While Vincent faced bravely the debilitating challenges of Alzheimer’s disease over the past 5 years, he never complained. His warm disposition, his joyful laugh, and his love for his wife and family never faded. He leaves a remarkable and enduring legacy in the children that he raised, the leaders that he mentored, the friends that he made, and the memories that he and Rita created.

At this time, the family would like to give special thanks to Vincent’s caregiver, Precy, to Father Rick, and to the team at Amica Unionville for their care during the latter period of Vincent’s life.

Due to COVID-19 restrictions, a private interment will take place at Holy Cross Cemetery in Thornhill on Friday, January 8, 2021.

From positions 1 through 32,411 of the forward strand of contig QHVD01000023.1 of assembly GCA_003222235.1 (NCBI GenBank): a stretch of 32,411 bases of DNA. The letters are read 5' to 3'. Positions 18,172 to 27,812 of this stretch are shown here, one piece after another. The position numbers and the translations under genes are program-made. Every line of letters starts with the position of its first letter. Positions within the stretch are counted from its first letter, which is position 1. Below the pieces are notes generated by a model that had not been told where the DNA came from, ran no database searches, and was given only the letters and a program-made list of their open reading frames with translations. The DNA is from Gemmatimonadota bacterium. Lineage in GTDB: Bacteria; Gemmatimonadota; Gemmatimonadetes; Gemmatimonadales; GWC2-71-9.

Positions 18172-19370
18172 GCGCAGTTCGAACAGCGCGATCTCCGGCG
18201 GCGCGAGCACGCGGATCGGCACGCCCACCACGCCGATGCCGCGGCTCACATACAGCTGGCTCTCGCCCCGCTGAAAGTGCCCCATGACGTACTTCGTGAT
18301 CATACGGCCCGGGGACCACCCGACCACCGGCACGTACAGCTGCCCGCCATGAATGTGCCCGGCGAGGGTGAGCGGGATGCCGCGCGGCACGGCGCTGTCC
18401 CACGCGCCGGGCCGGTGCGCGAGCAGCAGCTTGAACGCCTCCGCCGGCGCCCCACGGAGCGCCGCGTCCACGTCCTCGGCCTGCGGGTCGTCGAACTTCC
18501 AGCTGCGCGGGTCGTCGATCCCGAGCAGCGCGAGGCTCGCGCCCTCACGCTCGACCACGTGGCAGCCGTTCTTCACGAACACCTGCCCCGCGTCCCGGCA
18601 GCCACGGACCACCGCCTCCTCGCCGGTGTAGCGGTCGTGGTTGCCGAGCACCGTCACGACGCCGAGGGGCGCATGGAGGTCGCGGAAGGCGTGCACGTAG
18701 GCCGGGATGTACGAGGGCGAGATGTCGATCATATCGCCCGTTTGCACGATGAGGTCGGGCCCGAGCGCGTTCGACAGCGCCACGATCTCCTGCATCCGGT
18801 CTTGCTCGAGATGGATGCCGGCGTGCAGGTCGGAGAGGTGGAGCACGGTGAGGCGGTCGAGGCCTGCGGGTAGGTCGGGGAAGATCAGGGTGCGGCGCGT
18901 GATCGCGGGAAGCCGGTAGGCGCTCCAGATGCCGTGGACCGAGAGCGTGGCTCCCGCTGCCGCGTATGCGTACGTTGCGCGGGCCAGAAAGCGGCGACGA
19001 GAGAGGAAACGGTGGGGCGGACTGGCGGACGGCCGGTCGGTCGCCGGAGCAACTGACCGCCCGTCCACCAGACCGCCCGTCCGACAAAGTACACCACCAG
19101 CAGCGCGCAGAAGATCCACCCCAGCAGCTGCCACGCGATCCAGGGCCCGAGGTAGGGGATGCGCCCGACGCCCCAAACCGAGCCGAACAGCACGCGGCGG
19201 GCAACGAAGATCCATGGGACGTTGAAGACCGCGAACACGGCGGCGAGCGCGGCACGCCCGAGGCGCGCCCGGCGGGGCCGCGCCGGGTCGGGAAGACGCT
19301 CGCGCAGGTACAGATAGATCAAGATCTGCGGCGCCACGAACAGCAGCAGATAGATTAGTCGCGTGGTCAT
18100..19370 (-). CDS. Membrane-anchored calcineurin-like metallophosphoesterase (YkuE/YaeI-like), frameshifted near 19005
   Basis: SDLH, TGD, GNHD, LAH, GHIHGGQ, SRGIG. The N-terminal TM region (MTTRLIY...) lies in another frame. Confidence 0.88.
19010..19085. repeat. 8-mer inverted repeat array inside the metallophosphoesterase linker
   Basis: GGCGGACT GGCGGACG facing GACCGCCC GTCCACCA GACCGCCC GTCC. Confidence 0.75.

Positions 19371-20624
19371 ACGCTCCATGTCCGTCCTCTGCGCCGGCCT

Arrangements have been entrusted to the Newediuk Funeral Home. Online condolences at

Rest in peace, Vincent. You have earned it.
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Heartfelt Sympathies

Posted at 10:18am
Dear Susan, John, Martha and William, Our sincere sympathy to your family during this difficult time. Warmest Wishes from Scott and Nicole McBurney

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Heartfelt Sympathies

Posted at 09:26pm

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Posted at 02:42pm
Dear Rita.
Sue and I were so sad to see the notice of Vincent’s passing in the Globe and Mail. We still remember well the good times our two families had when we all met in the 1980’s. Vincent had a full and remarkable life and had years to enjoy your grandchildren and great grandchildren. I have very strong and fond memories of Vincent and me growing up together as friends in Georgetown BG.